Legal sector – focus on recruitment   Leave a comment

The UK legal services market, with an estimated value of in excess of £23bn is bracing itself for fundamental changes in 2012.  Having already revised operating structures and reduced costs where possible, how can small and mid-sized law firms and barristers’ chambers make further improvements?

According to a report produced by IRN Research, these practices will face the greatest threats.  Many are already experiencing reduced margins and are struggling to grow revenues 

‘Unfortunately whilst they have taken cost out of their business what they haven’t done is actually change the way they do business, so they haven’t changed their processes.’ David Snell author of PWC’s Law Firm Survey said. 

So will this be the year that smaller legal practices embrace the value of credit management as the need for cash-flow continues to be felt?   

 Currently many law firms insist on legal sector credit management experience.  This can be misleading as training in this specialism is not common in the smaller firms, leading to poorly trained personnel being employed.  Some believe that now is the time for legal practices to consider credit management techniques used in commerce in order to compete with the new ABS firms. 

Mark Morgan MICM(grad) told CM about how he struggled initially even to get an interview with a law firm, despite his qualifications and a proven track record of excellent performance in blue chip companies.

 Mark’s story

 ‘I‘d already got some experience in accounts work and had been studying credit management at evening classes at Watford College to improve my confidence as much as my skills,’  he said, ‘ when I saw an advert for a credit controller role at Sony.  They were particularly looking for candidates studying with the ICM.  I applied and that’s when I believe my career really started to take off.’

 Three years later, he obtained his MICM(grad) qualification, closely followed by a promotion to his first management position in credit as Senior Credit Analyst in the consumer product division. 

 A few years later, Mark’s career plans were given a jolt when, out of the blue, he received a call from a head-hunter, acting on behalf of Gillette.  His performance had been recognised and what followed was a very happy period of overhauling the risk policies and procedures and improving the debt position dramatically, of the £600m turnover company.  At its largest, his team of reports numbered 20. 

Almost nine years later, the recession was starting to bite and in 2009 Mark was made redundant along with many colleagues.  He used this opportunity to return to study and embarked on a foundation degree programme in Credit Management at Thames Valley University.  The course included litigation and insolvency procedures and little did he know at the time, that it would be this, which delivered his next opportunity.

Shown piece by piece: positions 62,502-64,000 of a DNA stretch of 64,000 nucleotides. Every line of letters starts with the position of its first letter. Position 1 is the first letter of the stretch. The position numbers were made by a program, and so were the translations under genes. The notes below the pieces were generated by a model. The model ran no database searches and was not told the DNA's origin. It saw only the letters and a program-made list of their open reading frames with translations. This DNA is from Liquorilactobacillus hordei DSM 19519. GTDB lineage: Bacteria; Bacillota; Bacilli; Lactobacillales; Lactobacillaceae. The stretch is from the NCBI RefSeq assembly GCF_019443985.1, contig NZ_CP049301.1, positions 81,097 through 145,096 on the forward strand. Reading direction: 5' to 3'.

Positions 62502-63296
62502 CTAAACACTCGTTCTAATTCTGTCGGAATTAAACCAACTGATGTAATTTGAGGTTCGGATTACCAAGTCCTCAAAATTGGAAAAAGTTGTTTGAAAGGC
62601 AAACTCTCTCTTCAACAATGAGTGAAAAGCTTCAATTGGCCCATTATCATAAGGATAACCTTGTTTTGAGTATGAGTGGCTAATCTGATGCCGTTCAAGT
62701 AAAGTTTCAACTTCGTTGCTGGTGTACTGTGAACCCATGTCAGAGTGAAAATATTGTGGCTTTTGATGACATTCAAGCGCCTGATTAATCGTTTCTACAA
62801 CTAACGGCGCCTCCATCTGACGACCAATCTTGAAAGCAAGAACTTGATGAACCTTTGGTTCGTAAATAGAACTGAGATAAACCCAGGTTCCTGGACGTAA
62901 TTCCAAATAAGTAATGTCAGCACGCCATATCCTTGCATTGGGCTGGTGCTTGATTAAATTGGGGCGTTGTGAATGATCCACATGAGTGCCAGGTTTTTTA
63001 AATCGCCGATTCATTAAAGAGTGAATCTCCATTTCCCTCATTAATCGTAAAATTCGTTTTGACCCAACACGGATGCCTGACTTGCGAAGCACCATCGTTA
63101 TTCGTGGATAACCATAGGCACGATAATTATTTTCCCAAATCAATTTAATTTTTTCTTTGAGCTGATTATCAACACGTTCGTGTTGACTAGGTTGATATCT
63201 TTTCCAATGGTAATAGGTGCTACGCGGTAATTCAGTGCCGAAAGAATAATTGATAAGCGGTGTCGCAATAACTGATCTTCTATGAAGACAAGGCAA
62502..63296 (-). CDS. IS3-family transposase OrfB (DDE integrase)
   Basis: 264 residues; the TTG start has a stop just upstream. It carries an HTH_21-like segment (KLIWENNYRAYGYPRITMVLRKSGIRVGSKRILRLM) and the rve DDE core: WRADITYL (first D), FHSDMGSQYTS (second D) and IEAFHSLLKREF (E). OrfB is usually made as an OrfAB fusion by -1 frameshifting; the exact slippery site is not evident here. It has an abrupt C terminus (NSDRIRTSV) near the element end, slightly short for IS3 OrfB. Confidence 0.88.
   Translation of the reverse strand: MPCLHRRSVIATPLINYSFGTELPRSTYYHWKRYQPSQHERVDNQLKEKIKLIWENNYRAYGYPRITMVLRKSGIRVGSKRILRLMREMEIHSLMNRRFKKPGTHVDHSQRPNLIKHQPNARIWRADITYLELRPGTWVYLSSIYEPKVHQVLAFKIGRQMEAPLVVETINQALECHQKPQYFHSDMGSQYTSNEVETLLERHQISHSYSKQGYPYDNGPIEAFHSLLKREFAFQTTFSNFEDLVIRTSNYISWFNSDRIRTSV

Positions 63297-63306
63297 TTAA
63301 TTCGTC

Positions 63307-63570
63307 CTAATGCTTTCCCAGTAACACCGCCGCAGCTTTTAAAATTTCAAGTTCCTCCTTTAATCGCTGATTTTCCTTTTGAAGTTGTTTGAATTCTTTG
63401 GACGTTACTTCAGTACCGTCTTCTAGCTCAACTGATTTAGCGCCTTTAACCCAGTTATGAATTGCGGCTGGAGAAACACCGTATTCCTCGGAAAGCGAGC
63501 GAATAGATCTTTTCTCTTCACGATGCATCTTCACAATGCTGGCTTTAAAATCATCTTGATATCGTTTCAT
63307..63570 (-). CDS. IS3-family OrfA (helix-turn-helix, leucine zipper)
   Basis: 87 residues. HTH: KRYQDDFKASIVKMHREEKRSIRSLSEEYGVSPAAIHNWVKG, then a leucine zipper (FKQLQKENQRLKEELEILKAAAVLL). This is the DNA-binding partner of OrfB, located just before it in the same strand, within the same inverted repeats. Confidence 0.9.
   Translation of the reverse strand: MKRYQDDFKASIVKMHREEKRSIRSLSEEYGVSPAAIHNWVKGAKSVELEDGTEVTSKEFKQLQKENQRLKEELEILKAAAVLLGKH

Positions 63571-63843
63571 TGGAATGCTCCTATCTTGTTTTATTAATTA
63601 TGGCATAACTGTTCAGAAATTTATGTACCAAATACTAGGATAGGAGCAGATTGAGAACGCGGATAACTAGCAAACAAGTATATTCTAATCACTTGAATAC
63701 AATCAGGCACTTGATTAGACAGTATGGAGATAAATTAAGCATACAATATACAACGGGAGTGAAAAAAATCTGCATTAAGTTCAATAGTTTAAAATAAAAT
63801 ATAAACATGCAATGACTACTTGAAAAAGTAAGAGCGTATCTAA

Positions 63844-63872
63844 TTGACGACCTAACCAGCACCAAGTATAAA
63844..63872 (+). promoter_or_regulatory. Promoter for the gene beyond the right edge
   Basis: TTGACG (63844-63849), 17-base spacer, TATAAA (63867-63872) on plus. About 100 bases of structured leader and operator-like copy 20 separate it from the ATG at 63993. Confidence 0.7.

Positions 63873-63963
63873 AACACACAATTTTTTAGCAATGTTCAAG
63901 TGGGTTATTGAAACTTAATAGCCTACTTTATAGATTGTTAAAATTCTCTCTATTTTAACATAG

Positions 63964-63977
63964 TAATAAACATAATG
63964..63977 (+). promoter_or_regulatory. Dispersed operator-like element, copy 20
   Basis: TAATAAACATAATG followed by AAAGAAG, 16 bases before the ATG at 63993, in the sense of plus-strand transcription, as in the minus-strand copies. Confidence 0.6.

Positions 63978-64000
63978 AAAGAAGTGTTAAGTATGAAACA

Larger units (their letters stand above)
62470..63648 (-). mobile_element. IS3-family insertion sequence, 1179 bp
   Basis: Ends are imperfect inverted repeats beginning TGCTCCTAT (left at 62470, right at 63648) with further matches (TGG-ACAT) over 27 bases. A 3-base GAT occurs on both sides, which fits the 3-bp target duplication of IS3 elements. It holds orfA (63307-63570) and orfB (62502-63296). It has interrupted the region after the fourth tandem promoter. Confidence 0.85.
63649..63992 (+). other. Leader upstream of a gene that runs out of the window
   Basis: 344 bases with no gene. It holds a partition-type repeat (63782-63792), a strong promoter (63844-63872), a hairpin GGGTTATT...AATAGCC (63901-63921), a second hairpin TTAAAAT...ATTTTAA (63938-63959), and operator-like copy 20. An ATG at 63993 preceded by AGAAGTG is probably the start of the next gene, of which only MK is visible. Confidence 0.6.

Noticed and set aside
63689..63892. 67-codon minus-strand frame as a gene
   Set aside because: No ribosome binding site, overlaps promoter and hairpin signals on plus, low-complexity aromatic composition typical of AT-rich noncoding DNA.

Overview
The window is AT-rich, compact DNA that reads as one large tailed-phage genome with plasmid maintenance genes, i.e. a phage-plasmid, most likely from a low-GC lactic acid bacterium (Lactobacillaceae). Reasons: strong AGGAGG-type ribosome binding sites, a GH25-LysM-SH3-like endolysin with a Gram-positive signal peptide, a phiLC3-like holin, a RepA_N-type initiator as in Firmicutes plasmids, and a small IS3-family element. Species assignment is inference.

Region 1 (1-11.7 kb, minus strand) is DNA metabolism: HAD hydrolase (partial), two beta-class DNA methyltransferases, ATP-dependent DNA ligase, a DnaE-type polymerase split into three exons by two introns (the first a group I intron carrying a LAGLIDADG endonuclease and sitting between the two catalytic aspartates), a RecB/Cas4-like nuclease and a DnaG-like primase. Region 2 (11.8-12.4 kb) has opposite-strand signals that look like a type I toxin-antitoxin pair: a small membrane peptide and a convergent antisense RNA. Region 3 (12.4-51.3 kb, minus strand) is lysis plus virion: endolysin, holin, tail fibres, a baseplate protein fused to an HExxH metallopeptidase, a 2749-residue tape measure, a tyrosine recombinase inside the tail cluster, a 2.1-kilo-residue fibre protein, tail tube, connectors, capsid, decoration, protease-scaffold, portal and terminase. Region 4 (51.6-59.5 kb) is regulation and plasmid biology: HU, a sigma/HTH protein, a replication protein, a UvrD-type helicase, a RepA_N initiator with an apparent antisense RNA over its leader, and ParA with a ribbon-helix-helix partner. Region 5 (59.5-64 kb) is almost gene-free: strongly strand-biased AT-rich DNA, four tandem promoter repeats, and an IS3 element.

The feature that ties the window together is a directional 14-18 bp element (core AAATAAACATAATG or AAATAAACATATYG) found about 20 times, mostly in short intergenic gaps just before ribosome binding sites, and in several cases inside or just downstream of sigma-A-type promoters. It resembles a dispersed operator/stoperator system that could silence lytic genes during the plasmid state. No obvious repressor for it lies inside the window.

‘ I‘d looked at Credit Management roles in Law Firms before, but I kept getting rejected as I’d no previous experience in that environment,’ he said.  ‘Then I finally got an interview with a small, full service law firm in London, where they were looking for someone with ICM qualifications.  I reached the final stage and it was the fact that I could demonstrate knowledge in the legal process and had the confidence to attend court that got me the job!’    

For the last two years, Mark has built strong relationships with his internal clients; the fee earners and partners of the firm, as well as the firm’s client base.  ‘At first,’ he said, ‘I had to spend at least 30% of my time convincing people that I wouldn’t drive clients away whilst recovering overdue debts.  Now that they have seen that the DSO has reduced from 60 to 43 days and the cost of credit has diminished, the fee earners are only too happy for me to do it!  Profits have been improved, as a result of the firm enjoying access to 7.5% of their turnover in the form of cash-flow.  Money previously out of reach and reported as overdue debts.  It’s been a challenge at times,’ says Mark, ‘but worth it!’ 

 ‘I’m most proud of introducing the collection of bank details, as part of our Know Your Client process.  This has enabled the firm to collect successfully through Garnishee or Third Party Order proceedings when enforcing judgments and so has helped us to recover some of more challenging old debts.  It took quite a bit of persuasion to incorporate this into our file inception procedures’     

CM asked Mark what advice he’d give to his young self.  ‘Try the credit management role in practice and see if it’s for you.  If it is, sign up for a course with the ICM so that you can offer verified skills as well as experience.  Then expect to work hard and be driven to achieve your ambitions!’ 

The ICM in association with Credit Management (Law) Ltd, specialist credit management consultants to the legal sector, delivers a 5 module programme of workshops, especially designed for personnel working within credit management in law firms and barristers chambers. 

For more information contact training@icm.org.uk

 

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